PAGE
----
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Manitoba Aboriginal and Northern Affairs

Manitoba's Aboriginal Community

Who are Manitoba's Aboriginal People?


Statistics Canada defines the Aboriginal identity population as persons who reported identifying with at least one Aboriginal group.

Statistics gathered in 2001 showed Manitoba had 150,040 Aboriginal people. This represented 13.6 per cent of Manitoba's total population. In Winnipeg, Aboriginal people represented 8.5 per cent of the total 2001 population.

About 33 per cent of Aboriginal Manitobans lived in Winnipeg, while another 40 per cent lived in northern Manitoba.

Portion of Manitoba's
population which is Aboriginal
Portion of Winnipeg's
population which is Aboriginal
pie chart pie chart


The Metis National Council says a Metis is a person who self-identifies as Metis, is of historic Metis Nation ancestry, is distinct from other Aboriginal peoples and is accepted by the Metis Nation.

The Manitoba Centre for Health Policy (MCHP) of the University of Manitoba, describes Metis as people of mixed First Nation and European ancestry. They identify themselves as distinct from First Nations people, Inuit, and non-Aboriginal people. They have a unique culture that draws on diverse ancestral origins such as Scottish, French, Ojibway and Cree.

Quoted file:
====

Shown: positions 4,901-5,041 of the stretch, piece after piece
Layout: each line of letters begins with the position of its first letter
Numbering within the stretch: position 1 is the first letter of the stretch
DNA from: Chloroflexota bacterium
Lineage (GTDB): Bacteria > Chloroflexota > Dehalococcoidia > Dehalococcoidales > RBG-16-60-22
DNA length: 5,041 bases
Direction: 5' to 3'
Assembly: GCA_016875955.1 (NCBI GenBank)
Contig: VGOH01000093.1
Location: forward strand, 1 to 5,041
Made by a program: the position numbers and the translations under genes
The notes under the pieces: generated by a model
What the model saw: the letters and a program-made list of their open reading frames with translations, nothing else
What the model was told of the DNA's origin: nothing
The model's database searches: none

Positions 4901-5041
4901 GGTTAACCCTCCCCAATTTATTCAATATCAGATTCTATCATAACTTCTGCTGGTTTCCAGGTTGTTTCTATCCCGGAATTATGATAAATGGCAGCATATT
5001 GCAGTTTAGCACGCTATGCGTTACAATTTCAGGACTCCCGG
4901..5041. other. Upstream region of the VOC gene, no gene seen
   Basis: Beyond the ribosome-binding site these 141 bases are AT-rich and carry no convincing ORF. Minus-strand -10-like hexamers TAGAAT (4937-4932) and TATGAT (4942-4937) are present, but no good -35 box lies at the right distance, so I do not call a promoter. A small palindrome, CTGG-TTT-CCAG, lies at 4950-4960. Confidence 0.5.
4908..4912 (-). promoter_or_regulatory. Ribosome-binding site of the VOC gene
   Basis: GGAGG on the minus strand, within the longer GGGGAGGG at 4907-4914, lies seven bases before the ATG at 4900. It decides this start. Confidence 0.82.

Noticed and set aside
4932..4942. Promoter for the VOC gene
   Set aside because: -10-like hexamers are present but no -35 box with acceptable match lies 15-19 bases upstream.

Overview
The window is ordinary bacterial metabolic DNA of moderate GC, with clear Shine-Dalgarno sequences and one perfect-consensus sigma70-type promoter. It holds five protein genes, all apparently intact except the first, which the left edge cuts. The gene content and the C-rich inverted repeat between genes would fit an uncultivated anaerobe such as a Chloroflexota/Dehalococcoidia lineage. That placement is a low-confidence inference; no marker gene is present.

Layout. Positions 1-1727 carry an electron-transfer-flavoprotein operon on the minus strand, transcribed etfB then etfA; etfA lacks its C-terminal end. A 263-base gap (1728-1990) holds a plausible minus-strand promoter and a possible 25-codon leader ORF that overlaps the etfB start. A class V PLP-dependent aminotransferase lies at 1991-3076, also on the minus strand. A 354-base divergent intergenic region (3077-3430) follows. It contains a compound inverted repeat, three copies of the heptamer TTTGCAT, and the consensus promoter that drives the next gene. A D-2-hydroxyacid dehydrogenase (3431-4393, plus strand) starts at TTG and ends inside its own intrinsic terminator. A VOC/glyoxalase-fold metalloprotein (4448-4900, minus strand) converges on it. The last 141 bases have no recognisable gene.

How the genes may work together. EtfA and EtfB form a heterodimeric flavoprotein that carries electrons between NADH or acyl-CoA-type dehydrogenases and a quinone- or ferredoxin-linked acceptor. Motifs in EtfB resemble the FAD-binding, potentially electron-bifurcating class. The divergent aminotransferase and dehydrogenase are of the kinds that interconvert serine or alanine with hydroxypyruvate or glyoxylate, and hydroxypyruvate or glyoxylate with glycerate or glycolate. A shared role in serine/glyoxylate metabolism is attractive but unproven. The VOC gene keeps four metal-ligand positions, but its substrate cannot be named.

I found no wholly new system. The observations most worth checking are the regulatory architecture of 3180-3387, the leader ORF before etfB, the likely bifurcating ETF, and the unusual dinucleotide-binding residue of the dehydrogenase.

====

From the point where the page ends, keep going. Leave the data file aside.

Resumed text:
Slightly more than one third of Manitoba's Aboriginal people are Metis. Manitoba's population includes the largest number of Metis people per capita in Canada and the majority of them live in southern Manitoba, including the city of Winnipeg.

First Nation

According to the MCHP, First Nation is a term that began replacing Indian in the 1970s. Now widely used, the term describes both Status and Non-Status Indian people. Many Indian people have also adopted the term First Nation to replace band in the name of their community.

Registered or Treaty Indian

Registered or Status Indian refers to a person who is registered under the Indian Act of Canada. Treaty Indian refers to a person who is registered under the Indian Act and can prove descent from an Indian Band that signed a treaty.

About two-thirds of Manitoba Aboriginal people are Status Indians. First Nations groups indigenous to Manitoba include Ojibway, Cree, Oji-Cree, Dakota and Dene.

There are 63 First Nations communities in Manitoba, many in isolated northern communities.

Non-Status Indian

Non-status Indian refers to an Indian person who is not registered under the Indian Act. This may be because his or her ancestors were never registered, or because he or she lost status under former provisions of the Indian Act.


Inuit are Aboriginal people who traditionally live in Canada's far north. Inuit means people in their native Inuktitut language. The singular of Inuit is Inuk.

Inuit and non-Status Indians represent only a small number of Aboriginal people in Manitoba.

Types of Aboriginal people in Manitoba
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